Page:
Digital Divine Mind

11/28/2009 04:12 am ET | Updated May 25, 2011

"The messages wirelessed ten years ago
have not reached some of the nearest stars."
Guglielmo Marconi

The digital world of communications is the nearest thing to heaven on earth. The smarter we get about the true nature of matter -- the smaller, faster, and more powerful it becomes in our hands.

If you look at the history of communications, the first mass media messages used for distance aural communications were drums -- at least as early as 3000 BC, closely followed by smoke signals and horns for more local messaging. A great leap forward to 1150 AD, added physical and visual methods such as homing pigeons, maritime flags, and in the 19th century, signal lamps.

A very brief sample of significant milestones in written messaging includes: 3000 BC: papyrus (ancient Egypt), 59 BC: first newspaper (Acta Diurna ordered by Julius Caesar), 1400s: first alphabetic movable type printing press (Gutenberg), 1800s: typewriter.

In 1838, with the invention of the telegraph, we leaped forward into the realm of electrical telecommunications, followed by 1848: the telephone, 1896: radio, 1927: television, 1946: computer, 1969: computer networking, 1983: Internet.

It took us roughly 5,000 years to reach the current state of technology, where messaging is self-generated and interactive. We moved from the most basic physical acts of manipulating matter -- drumming, blowing a horn, setting a fire, to the metaphysical, evanescent level of digital communication.

And then the progress became exponential -- and the leaps forward in the last 150 years -- since the invention of the telephone, rendered matter less important and meta-physics more accessible.

In the last decade, the phenomenon of social networking gained unprecedented global reach, epitomized by e-mail, 'friending,' 'tweeting,' and blogging.

SMS texting has virtually replaced phone conversation amongst the younger generation. At a dinner party last night -- in Lexington, Kentucky... I heard of a teenager who routinely texts 15,000 messages per month. Anecdotally, a phenomenon known as 'blind texting' has just emerged: since kids are not allowed to use their phones in class, they've perfected the art of texting with the device in their pocket. Social networking operates at the broadest common denominator of personally-based communication with the world -- including individual search.

The next iteration of less matter and greater reach is mobile. No longer place-based, but location-based, mobile technology is smarter, faster, smaller, and portable. mCommerce, the use of handheld smart phones with virtually unlimited capacity to reach individuals with commerce applications, is exploding. The number of smartphone users is predicted to quadruple by 2013, and research firm Yankee Group expects that users of the devices will download 7 billion apps costing $4.2 billion by that year.

"Apps have been around for years, but app stores have created mass-market products with million-dollar revenue streams attached. Every mobile software developer could be the next Bill Gates for smartphones, but only if they bet on the platforms with the right reach and fit for their application," said Carl Howe, director at Yankee Group.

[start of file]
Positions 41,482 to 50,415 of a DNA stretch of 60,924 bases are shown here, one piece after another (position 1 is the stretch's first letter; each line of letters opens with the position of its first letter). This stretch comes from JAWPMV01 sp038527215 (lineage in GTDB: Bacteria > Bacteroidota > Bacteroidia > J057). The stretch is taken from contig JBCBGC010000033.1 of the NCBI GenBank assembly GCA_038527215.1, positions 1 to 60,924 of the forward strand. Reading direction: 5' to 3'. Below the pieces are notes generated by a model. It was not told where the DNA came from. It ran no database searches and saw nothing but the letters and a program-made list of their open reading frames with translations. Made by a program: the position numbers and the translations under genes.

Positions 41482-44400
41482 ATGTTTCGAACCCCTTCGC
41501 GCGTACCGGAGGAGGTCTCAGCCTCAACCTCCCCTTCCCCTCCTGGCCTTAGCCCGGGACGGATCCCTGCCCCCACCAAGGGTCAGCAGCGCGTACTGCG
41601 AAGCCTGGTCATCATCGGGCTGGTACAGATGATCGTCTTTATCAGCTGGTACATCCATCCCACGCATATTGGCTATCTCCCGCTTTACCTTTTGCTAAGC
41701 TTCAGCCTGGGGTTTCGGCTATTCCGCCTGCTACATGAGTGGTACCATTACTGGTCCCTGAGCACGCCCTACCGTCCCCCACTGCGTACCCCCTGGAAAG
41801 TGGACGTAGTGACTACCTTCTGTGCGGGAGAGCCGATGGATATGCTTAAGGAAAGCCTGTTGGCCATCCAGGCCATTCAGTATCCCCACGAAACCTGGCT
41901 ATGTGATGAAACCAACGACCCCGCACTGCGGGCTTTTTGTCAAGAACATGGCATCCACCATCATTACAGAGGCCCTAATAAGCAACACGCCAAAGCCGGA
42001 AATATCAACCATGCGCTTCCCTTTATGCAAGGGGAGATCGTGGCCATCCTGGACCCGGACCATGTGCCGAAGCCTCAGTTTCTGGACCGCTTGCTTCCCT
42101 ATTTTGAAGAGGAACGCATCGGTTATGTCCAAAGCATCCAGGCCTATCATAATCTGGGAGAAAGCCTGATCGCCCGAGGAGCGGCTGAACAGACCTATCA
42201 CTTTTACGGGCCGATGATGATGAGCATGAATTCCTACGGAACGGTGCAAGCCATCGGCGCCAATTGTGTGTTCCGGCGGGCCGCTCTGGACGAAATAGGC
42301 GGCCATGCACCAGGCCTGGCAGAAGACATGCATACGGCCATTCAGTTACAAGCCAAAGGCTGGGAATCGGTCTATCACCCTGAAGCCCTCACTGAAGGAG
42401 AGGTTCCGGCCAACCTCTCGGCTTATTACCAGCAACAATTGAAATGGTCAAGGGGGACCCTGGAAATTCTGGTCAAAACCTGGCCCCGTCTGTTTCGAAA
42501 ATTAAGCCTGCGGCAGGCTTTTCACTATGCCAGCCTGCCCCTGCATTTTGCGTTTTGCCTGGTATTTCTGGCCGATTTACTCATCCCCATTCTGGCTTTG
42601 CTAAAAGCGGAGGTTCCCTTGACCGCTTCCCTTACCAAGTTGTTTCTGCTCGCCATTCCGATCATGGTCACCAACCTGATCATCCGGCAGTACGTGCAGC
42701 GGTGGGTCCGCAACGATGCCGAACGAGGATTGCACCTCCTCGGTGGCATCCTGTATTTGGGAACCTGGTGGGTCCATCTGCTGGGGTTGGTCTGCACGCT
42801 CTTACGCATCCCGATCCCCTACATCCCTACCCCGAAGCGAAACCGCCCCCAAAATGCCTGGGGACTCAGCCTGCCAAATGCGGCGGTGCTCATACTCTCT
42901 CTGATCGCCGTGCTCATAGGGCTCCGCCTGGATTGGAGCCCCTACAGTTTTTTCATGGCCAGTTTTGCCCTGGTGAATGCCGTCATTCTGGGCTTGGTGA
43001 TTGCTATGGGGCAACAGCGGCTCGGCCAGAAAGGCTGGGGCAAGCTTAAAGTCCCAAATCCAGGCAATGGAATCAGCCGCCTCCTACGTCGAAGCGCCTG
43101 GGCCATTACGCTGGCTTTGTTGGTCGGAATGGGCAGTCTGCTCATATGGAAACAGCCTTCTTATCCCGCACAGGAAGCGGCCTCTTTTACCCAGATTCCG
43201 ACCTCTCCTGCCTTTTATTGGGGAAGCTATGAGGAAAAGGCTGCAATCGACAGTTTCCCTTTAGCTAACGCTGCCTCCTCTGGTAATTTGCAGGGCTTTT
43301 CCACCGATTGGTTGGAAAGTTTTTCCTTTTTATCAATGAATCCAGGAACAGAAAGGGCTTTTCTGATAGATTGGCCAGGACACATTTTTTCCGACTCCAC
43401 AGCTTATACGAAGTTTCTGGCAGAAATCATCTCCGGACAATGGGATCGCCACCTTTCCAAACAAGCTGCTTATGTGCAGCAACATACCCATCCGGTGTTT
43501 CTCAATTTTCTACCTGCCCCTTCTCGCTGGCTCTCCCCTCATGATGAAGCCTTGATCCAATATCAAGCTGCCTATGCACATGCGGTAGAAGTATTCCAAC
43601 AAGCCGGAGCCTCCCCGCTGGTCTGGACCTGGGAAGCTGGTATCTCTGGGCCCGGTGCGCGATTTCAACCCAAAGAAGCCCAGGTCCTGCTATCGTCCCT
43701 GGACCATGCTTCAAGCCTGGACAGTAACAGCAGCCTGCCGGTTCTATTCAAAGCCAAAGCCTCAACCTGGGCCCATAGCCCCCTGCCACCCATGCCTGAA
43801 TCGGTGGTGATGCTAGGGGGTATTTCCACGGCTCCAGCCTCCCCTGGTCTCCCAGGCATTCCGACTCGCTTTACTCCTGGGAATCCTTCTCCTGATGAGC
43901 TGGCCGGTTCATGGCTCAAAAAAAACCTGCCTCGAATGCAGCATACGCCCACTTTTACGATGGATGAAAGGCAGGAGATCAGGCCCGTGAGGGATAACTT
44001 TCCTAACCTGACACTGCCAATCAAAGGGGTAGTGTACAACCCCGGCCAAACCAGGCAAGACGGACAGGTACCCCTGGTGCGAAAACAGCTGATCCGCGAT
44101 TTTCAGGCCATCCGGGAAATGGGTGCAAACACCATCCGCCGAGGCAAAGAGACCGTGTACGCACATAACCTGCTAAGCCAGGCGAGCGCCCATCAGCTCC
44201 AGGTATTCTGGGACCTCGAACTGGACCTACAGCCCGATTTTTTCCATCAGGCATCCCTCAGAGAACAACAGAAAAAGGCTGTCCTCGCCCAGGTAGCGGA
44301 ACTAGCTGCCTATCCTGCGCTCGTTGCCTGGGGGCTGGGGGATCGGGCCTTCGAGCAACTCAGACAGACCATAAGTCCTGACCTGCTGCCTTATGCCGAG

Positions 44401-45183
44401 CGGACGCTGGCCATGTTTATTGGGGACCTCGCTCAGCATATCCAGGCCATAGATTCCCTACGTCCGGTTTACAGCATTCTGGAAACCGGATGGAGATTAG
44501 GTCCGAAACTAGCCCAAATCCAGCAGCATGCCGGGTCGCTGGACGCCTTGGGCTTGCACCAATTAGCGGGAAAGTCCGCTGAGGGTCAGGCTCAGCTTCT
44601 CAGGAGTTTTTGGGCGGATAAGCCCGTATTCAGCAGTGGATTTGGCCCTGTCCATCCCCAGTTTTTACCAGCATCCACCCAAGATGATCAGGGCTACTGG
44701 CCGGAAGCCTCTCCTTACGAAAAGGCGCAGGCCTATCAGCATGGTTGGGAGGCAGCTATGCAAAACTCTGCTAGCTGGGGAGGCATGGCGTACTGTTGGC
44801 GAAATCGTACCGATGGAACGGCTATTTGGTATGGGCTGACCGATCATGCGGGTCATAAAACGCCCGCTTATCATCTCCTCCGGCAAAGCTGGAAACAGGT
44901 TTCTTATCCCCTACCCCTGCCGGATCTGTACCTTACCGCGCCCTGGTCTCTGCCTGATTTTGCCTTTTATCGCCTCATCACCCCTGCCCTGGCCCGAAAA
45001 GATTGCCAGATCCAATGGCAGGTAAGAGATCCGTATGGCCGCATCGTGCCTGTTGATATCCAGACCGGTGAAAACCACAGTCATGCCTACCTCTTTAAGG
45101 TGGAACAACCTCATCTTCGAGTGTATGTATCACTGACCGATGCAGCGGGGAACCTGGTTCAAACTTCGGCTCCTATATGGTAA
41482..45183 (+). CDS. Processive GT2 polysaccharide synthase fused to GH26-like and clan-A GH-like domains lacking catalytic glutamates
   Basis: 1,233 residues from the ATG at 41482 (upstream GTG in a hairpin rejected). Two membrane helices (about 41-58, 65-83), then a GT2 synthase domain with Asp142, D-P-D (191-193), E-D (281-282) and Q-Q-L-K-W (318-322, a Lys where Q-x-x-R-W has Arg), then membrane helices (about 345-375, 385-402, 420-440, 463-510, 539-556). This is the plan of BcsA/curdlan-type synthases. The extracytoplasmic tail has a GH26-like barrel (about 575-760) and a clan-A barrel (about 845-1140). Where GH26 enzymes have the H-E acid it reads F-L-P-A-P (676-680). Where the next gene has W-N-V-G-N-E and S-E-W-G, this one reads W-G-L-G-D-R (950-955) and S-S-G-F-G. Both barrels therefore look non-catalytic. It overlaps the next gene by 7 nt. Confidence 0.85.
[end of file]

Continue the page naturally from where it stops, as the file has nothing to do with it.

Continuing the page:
Leaders in mCommerce apps include, transportation, hotels, 1-800-Flowers, Starbucks, and the nascent m-Couponing business from hungry retailers. The number of retailers creating mobile commerce sites and apps surged this past summer, some enabling shopping and purchasing, while others allow mobile shoppers to browse product catalogs, locate stores, read customer reviews and more.

The most recent application of mobile technology is addressing mLearning.
Still in its infancy, the field already includes:

  • Testing, surveys, job aids and just in time learning
  • Location-based and contextual learning
  • Social-networked mobile learning
  • Mobile educational gaming
  • "Lowest common denominator" mLearning to cellular phones using two way SMS messaging and voice-based CellCasting (podcasting to phones with interactive assessments) (Wikipedia)

It is essential in our society where fast-changing technology enables greater reach, change, and personalization, that learning at all levels be current and accessible to as broad a population as possible. The mobile platform is the smallest mass market method we've achieved to date, although NFC (Near Field Communications) is not far behind.

The rapidity of digital development is in direct proportion to our increased understanding of the power of matter as able to be manipulated by the mind. Less is more -- as metaphysics trumps physics. Deepak Chopra calls is "the emerging planetary mind." Jonathan Cainer has referred to "the quickening of consciousness." And a New England woman, Mary Baker Eddy, captured the underlying intelligence of Divine Mind beneath all our evolution in a comment in the late1800's; "The astronomer will no longer look up to the stars, - he will look out from them upon the universe; and the florist will find his flower before its seed." (Science and Health with Key to the Scriptures.)

And the florist will find his flower before its seed. We are receiving cosmic downloads as fast as we can process them. Arthur C. Clarke wrote, "Any sufficiently advanced technology is indistinguishable from magic."

The digital world that exists today is the nearest thing to heaven on surely the internet is Divine Mind manifested. The smarter we get about the nature of matter - the smaller, faster, and more potent it becomes. Perhaps what seems to be magic - is really metaphysics better understood.